Pasi Sahlberg

Pasi Sahlberg is Finnish educator and scholar. Dr. Sahlberg has a long professional history in education and development. He worked as schoolteacher, teacher educator and policy advisor in Finland and was actively engaged in planning and implementing education reforms in Finland in the 1990s.

He has served the World Bank in Washington, DC, the European Commission and the OECD as an external expert advising foreign governments in more than 45 countries around the world. His research interests include international education policies, educational change, and classroom teaching. He is board member of several educational organizations, including the ASCD, the International Association for the Study of Cooperation in Education (IASCE), and the Centre on International Education Benchmarking (CIEB).

He is also editorial board member of Journal of Educational Change, European Journal of Educational Evaluation and Research, and Educational Policy Studies Journal. He speaks around the world about educational improvement, enhancing equity and excellence in schools, and the future of schooling.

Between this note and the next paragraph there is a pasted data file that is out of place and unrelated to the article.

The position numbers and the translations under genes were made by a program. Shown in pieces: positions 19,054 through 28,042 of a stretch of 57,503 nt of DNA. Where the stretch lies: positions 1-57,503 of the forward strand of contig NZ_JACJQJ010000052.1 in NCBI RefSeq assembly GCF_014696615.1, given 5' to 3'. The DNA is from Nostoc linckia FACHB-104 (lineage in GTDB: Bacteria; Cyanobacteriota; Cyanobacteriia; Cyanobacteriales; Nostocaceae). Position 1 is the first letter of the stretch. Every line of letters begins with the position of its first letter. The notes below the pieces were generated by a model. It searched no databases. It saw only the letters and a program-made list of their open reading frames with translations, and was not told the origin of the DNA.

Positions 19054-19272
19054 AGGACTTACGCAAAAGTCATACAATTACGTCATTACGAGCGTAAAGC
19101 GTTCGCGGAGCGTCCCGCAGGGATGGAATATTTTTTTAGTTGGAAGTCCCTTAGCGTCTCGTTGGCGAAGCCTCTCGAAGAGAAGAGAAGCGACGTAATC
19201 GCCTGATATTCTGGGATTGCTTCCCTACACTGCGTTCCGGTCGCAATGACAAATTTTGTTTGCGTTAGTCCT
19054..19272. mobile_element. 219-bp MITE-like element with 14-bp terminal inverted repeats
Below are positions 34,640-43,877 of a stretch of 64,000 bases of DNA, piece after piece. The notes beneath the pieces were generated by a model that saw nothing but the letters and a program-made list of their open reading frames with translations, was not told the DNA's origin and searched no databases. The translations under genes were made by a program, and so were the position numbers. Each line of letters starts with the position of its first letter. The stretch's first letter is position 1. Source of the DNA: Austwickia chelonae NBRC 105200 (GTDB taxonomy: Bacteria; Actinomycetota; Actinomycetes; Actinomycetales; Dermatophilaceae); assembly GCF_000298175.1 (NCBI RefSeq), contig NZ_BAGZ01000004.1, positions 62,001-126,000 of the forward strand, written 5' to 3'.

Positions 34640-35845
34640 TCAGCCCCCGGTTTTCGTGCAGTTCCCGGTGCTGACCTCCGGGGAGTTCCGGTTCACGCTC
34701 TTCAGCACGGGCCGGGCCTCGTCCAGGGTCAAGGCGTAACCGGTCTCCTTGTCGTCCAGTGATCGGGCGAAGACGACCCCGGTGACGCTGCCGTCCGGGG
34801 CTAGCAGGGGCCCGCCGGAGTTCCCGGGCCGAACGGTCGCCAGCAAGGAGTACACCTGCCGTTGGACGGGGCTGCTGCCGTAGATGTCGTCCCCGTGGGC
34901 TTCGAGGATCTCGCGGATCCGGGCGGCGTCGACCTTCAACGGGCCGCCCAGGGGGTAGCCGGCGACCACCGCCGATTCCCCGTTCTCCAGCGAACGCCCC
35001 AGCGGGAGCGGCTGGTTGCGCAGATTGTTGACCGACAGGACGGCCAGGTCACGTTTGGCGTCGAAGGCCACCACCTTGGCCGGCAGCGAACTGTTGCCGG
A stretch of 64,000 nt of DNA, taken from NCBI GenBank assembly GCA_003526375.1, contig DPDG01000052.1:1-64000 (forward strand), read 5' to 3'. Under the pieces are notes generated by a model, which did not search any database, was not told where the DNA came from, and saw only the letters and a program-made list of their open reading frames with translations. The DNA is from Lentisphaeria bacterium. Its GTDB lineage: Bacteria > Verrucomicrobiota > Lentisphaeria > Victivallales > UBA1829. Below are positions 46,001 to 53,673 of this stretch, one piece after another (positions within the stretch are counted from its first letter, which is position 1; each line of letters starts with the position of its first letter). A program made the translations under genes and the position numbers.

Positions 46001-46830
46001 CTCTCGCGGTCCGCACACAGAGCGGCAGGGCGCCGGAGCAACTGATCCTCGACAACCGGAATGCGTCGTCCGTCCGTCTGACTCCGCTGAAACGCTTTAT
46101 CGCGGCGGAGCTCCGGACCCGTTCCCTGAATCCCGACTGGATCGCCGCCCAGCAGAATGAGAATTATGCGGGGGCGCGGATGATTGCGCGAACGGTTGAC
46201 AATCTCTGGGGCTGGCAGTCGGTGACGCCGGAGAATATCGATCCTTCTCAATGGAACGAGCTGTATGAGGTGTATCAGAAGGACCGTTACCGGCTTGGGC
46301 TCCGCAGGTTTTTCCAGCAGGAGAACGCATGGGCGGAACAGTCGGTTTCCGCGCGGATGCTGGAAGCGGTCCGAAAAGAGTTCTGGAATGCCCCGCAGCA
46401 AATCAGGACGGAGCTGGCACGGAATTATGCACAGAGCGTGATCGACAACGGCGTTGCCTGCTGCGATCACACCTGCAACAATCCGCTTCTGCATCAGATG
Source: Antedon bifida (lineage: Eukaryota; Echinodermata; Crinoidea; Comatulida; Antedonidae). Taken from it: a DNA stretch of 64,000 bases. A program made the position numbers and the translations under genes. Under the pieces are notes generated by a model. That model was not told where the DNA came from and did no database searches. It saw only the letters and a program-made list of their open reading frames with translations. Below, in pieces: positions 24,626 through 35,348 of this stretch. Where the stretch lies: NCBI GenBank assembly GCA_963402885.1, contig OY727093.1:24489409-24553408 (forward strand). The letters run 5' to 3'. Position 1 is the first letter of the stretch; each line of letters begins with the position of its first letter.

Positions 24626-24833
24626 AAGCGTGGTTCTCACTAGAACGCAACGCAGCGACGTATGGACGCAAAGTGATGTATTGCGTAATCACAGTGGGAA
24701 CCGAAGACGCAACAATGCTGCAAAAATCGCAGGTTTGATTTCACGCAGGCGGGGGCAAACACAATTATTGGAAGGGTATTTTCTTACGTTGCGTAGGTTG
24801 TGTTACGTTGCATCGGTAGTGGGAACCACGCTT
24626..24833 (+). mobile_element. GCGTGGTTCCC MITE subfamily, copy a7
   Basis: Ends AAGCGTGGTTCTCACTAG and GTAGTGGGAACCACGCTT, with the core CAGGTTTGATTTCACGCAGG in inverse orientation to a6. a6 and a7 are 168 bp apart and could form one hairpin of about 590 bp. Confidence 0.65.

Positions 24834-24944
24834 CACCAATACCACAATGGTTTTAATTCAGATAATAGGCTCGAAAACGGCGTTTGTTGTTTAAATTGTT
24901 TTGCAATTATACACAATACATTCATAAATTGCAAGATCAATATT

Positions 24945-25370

He has spoken at the national Parliaments in England, Scotland and New Zealand, and addressed the European Parliament in Brussels twice.

He is a former Director General of CIMO (National Centre for International Mobility and Cooperation) at the Finnish Ministry of Education and Culture in Helsinki where he led internationalization of Finnish education system.

Pasi Sahlberg is a visiting Professor of Practice at Harvard University’s Graduate School of Education in Cambridge, MA, USA. He is Adjunct Professor at the University of Helsinki and at the University of Oulu. He enjoys family-life, reading, writing, music, basketball and golf.

His bestseller book “Finnish Lessons 2.0: What can the world learn from educational change in Finland?” won the 2013 Grawemeyer Award and he received the 2012 Education Award in Finland and 2014 Robert Owen Award in Scotland.

In 2013 he received First Class Knight of the White Rose in Finland.